With everything else tested and taken care of, it was time to look at housing. What about the battery, you ask? My good friend (remember him?) is working on the battery pack, I reply, and I’m not intending on getting in his way. So, housing it is.
Getting the screen apart was pretty easy. Five or six screws, one behind a Quality Control / Void Your Warranty sticker, and it just slid apart. There was plenty of room in there, and everything was placed in a logical way with standard screws and such. Easy to move around, easy to play with.
Getting the PC apart was a little less easy. I had to take out the wireless card and antennas, the hard drive, the fan and air tunnel unit, and the CPU heat sink. And that was just to get to the screws attaching the board to the case.Once the screws were removed, the motherboard was… reluctant to come out of the case. Once I figured out the proper angles, I was able to extract the board without damaging it. It was touch and go there for a minute, so there were many sighs of relief once it was out.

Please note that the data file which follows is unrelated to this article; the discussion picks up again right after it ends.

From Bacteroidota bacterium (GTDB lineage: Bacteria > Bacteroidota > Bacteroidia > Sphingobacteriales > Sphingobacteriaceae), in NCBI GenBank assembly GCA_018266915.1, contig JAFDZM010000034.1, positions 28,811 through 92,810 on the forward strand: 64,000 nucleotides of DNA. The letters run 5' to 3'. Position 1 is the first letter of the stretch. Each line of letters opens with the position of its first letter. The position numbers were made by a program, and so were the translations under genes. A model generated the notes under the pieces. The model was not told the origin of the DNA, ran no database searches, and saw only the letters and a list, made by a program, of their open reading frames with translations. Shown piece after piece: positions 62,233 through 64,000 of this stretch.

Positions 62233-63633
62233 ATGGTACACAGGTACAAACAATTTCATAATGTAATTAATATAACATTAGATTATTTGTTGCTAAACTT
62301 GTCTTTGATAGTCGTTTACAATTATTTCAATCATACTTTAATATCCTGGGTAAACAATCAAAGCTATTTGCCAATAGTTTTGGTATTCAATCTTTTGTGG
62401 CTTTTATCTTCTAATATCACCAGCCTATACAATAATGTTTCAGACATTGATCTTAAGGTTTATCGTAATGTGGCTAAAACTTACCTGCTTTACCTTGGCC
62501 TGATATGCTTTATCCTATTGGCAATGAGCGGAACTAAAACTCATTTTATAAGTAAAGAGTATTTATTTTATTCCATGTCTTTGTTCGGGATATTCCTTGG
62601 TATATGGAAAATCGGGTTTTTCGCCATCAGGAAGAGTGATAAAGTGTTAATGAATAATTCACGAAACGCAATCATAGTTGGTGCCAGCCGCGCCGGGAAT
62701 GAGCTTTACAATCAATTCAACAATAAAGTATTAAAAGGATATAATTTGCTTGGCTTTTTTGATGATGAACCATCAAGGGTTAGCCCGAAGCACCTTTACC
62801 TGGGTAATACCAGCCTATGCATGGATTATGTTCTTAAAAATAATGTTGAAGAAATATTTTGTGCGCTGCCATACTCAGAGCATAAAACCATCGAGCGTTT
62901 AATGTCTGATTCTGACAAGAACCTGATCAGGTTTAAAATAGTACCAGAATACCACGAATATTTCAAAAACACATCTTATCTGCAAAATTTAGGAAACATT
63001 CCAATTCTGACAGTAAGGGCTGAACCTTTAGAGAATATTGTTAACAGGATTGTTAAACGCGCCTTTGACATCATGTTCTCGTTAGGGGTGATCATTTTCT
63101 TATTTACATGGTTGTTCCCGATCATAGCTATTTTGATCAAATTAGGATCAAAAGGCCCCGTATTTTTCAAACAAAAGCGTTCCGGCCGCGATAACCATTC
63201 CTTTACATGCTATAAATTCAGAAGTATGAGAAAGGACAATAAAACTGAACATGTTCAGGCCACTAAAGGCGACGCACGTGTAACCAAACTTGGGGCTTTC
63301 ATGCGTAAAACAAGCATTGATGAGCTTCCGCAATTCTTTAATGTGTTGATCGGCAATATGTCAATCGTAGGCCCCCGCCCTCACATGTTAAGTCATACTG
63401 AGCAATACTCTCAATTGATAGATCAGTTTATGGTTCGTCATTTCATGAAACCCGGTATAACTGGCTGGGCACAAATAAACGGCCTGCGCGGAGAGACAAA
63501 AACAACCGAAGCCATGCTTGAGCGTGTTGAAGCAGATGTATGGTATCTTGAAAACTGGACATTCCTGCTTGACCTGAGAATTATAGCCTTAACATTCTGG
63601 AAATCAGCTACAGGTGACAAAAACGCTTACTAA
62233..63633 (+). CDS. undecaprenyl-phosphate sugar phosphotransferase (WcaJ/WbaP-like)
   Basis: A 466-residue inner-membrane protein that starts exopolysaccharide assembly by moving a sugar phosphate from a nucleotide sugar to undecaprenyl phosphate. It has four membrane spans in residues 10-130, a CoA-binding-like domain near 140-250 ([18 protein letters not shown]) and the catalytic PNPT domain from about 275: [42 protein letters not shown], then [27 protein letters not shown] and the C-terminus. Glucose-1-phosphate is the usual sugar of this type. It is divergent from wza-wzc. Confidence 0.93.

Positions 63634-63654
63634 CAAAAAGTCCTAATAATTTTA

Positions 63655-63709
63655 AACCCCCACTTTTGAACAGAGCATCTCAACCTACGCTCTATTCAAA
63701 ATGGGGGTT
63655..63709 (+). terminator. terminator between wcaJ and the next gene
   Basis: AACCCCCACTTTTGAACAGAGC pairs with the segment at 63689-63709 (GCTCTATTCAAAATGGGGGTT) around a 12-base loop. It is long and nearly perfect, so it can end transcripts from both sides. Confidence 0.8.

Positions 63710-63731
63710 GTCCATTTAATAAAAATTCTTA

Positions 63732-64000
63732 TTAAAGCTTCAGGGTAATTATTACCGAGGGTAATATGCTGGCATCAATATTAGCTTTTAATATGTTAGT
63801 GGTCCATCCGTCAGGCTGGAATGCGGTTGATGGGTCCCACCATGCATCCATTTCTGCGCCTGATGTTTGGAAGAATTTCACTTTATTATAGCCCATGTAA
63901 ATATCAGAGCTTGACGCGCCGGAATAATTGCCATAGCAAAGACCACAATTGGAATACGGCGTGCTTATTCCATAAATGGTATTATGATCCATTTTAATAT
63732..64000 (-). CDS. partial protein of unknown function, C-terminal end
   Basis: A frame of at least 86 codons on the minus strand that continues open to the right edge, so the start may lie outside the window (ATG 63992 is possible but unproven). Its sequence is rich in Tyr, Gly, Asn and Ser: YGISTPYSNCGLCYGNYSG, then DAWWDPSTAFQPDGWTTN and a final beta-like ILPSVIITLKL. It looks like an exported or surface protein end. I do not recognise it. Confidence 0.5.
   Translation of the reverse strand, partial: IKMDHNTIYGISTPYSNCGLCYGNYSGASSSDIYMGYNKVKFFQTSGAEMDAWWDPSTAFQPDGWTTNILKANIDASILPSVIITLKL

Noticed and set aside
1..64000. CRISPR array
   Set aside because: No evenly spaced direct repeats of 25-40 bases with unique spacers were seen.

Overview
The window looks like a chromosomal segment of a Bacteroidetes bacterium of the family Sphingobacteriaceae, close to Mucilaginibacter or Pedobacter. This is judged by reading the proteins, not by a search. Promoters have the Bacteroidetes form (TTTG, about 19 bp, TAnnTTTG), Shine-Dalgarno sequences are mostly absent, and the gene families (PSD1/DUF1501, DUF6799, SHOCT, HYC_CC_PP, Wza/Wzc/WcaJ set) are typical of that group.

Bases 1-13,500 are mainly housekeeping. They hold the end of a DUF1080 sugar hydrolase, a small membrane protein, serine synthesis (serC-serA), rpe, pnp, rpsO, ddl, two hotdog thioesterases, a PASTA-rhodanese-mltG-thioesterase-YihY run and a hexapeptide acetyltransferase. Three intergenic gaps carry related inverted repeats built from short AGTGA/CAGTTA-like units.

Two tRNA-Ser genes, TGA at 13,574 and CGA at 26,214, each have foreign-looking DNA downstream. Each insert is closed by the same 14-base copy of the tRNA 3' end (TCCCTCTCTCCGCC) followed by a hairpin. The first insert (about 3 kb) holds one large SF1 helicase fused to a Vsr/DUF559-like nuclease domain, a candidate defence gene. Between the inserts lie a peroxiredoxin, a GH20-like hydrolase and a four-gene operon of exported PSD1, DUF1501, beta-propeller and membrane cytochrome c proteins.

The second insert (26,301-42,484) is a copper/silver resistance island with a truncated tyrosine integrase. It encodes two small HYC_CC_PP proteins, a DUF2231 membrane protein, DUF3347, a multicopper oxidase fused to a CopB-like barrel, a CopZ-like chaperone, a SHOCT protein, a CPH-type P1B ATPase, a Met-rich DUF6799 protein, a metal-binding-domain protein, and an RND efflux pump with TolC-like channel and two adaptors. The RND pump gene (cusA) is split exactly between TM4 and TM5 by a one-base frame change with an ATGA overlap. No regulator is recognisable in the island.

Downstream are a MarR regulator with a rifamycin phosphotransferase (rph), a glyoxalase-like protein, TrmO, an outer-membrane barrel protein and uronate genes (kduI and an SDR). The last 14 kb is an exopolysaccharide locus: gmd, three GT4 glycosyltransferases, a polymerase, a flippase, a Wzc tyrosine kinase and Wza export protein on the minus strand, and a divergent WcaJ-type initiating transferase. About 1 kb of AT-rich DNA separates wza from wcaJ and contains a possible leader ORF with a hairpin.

Then came the moment of truth! I lay the motherboard on top of the screen back to see if it would fit, and… well, you can see the photo above. The board is too big (or the backing is too small) by a matter of millimeters. It wasn’t terribly disappointing, because now we get to make a custom housing for the unit, and make sure both the screws for the screen will fit, but that the screws for the motherboard will ALSO fit. We’ll also get to account for internal wiring, cooling vents, and which ports we want to be accessible.
Originally, the plan was for vacuum-molded plastic or acrylic. My friend sent me a video for a fiberglass tape that he thinks will do a better job. If we make the housing out of tape, I’m never letting anyone forget it. Or, for that matter, living it down.